But on July 25, WHO said there is no guarantee it will continue to spread only within specific communities and detection in gay communities could be a harbinger of a wider outbreak.
Dunn said monkeypox does not target gay men.   
“It is hitting all populations,” he said. “It is not isolated to any single group.”
Monkeypox is in the same family as the smallpox virus, which was eradicated worldwide in the 1970s, and causes a similar but milder illness.
According to DHHS, the first symptoms of monkeypox are similar to those of the flu: fever, headache, exhaustion, muscle aches, sore throat, cough and swollen lymph nodes.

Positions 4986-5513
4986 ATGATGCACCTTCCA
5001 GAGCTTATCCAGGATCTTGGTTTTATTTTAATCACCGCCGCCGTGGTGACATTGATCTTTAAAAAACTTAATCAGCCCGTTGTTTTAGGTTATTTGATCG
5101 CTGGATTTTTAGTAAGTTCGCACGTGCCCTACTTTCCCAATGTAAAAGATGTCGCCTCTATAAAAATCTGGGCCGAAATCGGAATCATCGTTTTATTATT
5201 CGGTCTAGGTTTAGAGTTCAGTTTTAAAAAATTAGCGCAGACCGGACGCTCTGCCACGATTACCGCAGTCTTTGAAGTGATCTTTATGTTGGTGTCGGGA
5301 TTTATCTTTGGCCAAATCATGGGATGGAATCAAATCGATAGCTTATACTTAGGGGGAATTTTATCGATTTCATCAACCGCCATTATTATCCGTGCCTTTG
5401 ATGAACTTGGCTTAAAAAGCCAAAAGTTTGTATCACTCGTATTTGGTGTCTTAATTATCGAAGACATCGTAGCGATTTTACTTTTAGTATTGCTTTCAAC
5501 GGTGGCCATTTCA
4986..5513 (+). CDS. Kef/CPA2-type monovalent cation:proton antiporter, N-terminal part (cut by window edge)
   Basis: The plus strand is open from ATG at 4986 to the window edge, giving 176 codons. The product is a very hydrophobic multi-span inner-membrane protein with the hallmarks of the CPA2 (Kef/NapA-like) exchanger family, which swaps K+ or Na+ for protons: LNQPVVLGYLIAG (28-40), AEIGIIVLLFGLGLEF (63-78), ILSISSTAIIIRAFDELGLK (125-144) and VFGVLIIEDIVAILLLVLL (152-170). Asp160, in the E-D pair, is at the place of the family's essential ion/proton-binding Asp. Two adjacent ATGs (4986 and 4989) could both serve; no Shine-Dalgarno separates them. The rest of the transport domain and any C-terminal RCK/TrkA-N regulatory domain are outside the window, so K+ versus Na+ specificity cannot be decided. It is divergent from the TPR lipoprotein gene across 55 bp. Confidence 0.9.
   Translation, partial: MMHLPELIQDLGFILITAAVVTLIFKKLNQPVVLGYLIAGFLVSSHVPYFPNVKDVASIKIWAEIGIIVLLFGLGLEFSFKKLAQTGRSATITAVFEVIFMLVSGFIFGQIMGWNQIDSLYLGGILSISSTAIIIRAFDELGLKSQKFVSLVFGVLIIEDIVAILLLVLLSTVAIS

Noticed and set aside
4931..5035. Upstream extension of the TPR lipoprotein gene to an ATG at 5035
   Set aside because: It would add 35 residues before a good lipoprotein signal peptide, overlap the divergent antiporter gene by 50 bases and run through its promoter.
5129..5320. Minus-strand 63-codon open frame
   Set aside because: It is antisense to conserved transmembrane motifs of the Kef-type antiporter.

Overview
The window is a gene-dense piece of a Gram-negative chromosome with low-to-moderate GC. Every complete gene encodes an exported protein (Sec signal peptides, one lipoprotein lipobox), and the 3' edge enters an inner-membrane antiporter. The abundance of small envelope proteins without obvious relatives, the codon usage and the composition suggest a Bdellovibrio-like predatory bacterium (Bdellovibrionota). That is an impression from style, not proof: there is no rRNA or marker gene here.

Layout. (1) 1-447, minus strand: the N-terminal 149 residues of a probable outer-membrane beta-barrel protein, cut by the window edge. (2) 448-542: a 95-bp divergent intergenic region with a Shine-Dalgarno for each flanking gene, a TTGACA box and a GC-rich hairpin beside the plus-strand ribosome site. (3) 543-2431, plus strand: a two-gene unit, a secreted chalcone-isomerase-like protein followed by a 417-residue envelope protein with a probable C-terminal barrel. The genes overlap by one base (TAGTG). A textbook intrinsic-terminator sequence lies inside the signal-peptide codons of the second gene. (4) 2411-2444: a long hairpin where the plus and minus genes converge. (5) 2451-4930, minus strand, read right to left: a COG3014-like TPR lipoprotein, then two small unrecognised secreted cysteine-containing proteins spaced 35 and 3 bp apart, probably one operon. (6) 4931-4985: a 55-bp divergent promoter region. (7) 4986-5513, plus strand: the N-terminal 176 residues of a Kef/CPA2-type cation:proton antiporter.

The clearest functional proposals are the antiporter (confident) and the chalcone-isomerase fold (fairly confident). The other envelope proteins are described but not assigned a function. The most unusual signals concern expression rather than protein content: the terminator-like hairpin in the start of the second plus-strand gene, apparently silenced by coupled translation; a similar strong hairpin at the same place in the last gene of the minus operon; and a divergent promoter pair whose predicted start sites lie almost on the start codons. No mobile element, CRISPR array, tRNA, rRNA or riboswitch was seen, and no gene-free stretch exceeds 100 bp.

That is followed a few days later by a skin rash or spots that develop into raised bumps. These can break open or become crusty before scabbing over. The rash can be itchy and painful.
While usually mild, a monkeypox case can last for up to four weeks and can cause severe illness and death in rare cases, Dunn said, particularly in the very young, the very old or the immune-compromised. The rash can also leave scars, and in rare cases the illness can affect vision.
Anyone who suspects they have monkeypox should contact their primary care provider, Dunn said.
Also, according to DHHS, “anybody diagnosed with monkeypox is required to isolate at home, and a public health investigation identifies other people who may have been exposed so their health can be monitored and to prevent further spread. A person with monkeypox is not considered contagious and is not considered able to spread monkeypox until they develop symptoms.”